Can there be a more Argentine drink than the coke fernet? The Santafesino Amargo Obrero takes the bench against the Cordovan giant.
When it comes to creating a national cocktail, no one has managed to overcome the popularity of the Cordovan symbol: the coca fernet. However, before its massification, the fernet was another appetizer, like the Bitter Worker.
El Amargo Obrero is a drink invented in the city of Rosario, Santa Fe, in 1888, as a mixture of aromatic mountain herbs. What postulates it as a “drink of the people” is its original purpose: to rise in bitterreaction before the sweet drinks taken by the bourgeois classes. They say that its creators were adept at the time very present anarcho-syndicalism and that it was taken by the Peronism because, from its label, it alludes to the roots of the labor movement.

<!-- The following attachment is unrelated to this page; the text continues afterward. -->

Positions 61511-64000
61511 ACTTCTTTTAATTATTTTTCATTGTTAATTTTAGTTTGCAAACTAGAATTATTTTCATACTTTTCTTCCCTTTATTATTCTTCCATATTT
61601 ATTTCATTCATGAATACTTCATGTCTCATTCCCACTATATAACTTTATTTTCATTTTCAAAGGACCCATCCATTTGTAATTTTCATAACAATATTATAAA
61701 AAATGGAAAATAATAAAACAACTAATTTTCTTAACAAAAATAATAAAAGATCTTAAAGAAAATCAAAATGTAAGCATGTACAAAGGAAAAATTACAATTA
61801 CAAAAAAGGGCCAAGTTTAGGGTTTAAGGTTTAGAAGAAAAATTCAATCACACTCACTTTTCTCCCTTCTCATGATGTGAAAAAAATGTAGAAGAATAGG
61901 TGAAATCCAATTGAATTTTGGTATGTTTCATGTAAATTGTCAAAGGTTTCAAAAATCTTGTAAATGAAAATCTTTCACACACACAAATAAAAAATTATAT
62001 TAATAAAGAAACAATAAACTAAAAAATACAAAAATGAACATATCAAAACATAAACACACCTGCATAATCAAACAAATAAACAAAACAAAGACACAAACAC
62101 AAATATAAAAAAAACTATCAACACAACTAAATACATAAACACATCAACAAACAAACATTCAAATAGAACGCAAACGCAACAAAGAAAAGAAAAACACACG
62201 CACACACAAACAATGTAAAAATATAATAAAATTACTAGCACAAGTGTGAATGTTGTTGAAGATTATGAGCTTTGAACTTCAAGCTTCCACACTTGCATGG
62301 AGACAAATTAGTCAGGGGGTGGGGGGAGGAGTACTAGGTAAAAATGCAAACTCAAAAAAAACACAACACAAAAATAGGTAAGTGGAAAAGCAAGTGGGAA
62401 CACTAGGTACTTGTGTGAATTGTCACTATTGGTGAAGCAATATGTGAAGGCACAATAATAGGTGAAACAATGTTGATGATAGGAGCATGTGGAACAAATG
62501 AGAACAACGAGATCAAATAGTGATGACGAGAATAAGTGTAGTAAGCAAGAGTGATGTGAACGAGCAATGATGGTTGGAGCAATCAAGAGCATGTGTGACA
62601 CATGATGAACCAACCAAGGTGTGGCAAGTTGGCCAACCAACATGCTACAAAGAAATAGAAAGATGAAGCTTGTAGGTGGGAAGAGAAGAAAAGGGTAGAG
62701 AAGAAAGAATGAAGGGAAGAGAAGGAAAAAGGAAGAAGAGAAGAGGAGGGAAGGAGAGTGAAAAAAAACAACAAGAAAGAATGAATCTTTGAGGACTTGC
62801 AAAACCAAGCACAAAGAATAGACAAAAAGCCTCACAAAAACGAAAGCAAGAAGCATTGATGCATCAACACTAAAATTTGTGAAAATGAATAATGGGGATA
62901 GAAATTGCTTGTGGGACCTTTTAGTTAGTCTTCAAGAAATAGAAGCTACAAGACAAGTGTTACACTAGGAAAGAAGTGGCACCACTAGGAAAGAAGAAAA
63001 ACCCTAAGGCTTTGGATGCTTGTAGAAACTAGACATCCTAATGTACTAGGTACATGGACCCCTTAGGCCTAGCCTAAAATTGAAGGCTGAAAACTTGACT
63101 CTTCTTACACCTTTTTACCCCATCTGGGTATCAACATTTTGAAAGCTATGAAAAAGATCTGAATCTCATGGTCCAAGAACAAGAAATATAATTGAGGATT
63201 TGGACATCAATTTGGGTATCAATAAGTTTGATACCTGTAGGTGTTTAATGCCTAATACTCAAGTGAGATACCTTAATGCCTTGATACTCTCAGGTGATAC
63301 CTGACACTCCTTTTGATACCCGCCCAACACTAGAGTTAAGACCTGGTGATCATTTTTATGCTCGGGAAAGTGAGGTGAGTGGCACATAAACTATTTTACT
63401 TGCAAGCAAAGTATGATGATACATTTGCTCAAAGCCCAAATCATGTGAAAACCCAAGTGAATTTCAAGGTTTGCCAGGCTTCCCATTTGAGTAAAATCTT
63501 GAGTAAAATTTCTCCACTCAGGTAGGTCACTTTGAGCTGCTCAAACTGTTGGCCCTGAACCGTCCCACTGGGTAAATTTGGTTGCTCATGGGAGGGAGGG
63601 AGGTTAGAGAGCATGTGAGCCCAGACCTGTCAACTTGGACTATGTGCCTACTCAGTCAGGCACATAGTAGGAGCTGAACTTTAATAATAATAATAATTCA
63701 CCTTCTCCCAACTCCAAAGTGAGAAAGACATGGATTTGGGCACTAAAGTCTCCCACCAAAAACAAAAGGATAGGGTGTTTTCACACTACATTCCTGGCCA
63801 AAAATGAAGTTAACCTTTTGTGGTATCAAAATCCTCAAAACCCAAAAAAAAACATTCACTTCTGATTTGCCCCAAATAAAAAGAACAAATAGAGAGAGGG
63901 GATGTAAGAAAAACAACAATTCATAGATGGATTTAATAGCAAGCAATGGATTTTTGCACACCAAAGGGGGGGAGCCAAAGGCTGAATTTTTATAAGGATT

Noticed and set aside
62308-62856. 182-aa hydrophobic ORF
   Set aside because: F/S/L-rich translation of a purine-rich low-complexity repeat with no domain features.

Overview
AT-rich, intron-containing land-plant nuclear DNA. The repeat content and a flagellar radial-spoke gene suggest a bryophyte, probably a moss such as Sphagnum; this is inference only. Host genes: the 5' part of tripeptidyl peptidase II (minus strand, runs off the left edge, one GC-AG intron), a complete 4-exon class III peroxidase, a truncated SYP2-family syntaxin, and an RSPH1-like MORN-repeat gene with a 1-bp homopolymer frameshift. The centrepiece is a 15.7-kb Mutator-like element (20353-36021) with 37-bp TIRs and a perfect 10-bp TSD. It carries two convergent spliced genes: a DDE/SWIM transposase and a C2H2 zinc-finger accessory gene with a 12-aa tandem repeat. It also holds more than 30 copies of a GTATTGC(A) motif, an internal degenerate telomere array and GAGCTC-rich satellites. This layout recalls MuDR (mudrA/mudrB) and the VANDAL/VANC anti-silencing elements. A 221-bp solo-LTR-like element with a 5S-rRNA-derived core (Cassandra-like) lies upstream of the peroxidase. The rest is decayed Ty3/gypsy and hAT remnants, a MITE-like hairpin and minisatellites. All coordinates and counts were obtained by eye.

Reinvented in 2012, within a larger company, today it returns to the burden with everything, and its pretensions are the usual: to fill the social gatherings of the neighborhoods. It is a laburante drink, made by and for laburantes, say its fans.
Some make this delicious drink mixing it with soda flavor of cola, others with grapefruit drink. Others are encourage him to enter him alone, with ice. The truth is that nothing happens: your alcoholic percentage does not exceed 20%.
Although he doesn't have much science, we leave you a suggestion to serve a Bitter Worker at your daily table .
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